I grant that this objection does have some force and my assertion that human beings are depraved does not require anyone to deny the obvious: People generally do not want to intentionally inflict harm on their neighbors. Some do to be sure—Jihadi terrorists, murderers, those who have embraced sexual perversions that involve others persons, government leaders who terrorize their people as a matter of policy. There is a process of moral degeneration and demonic deception that is inherent in the human embrace of such evils.
The simple dodge for admitting to depravity is this: I am not like “those people who do (you fill in blank).” The flaw of this objection is that human depravity is not limited to instances of one person intentionally harming another person for the thrill of inflicting harm or behaviors that top most people’s for reprehensible actions. We can all think of and name many instances of specific persons or whole groups who have systematically ridiculed (dehumanized), physically harmed and even tried to kill others simply because of who those persons where or the group was. In the case of groups we call this discrimination, persecution and genocide. In the case of individuals we call this insults, violence and murder.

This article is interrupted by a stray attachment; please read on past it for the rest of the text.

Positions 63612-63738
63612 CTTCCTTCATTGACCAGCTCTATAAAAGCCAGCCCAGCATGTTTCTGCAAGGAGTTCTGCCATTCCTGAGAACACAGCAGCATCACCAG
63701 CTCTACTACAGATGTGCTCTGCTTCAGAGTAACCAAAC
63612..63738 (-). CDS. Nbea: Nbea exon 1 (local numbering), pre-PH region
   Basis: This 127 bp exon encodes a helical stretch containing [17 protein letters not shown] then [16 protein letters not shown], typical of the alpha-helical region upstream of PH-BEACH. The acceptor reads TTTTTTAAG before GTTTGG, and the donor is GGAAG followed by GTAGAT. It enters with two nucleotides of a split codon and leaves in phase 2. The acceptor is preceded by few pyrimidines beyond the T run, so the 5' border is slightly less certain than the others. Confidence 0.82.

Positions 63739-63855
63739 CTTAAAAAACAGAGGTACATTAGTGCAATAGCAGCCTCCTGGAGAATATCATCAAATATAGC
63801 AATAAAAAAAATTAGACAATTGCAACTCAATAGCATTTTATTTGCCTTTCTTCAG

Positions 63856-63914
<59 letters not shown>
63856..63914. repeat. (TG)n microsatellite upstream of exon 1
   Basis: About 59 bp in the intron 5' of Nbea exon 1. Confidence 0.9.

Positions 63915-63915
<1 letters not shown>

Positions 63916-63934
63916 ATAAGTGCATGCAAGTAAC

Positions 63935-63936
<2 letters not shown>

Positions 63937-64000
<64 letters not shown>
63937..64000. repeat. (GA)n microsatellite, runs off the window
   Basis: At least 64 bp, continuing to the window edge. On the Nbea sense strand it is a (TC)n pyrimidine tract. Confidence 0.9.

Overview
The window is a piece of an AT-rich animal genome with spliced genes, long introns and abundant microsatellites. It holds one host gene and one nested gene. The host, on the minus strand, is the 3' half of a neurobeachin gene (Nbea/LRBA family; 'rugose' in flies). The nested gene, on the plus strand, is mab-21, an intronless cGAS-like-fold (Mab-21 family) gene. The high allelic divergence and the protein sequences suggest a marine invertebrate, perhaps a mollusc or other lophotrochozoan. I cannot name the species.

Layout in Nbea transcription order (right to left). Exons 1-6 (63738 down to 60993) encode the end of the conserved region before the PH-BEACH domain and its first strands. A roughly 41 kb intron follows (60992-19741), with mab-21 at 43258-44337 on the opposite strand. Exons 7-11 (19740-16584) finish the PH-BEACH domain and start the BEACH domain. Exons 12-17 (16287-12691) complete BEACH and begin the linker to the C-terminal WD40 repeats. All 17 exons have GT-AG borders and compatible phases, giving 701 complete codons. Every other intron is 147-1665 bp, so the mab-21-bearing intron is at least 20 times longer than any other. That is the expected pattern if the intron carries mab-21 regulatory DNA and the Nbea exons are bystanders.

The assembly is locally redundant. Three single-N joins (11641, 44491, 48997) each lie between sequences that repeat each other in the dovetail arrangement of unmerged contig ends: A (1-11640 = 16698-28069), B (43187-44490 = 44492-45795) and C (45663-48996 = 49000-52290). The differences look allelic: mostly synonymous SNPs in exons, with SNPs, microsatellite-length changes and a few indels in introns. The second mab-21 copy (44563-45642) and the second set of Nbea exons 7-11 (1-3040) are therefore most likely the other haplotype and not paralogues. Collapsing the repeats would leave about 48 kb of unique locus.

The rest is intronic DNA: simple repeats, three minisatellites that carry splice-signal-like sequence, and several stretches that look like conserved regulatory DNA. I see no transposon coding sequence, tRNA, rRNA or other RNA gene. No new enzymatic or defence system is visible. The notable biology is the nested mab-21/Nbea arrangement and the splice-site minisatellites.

The modern attempts to explain why one person would hate another person usually focuses on psychological problems, mental disorders and sociological conditions. These certainly are legitimate factors in many cases. However, rather than disproving that humans are depraved they tend to confirm the profoundly broken condition of human nature (which depravity is one expression of). For even the “best” of us when we are honest must admit that we could do harm to others—even if our only motive was to be self-serving and to get something we want.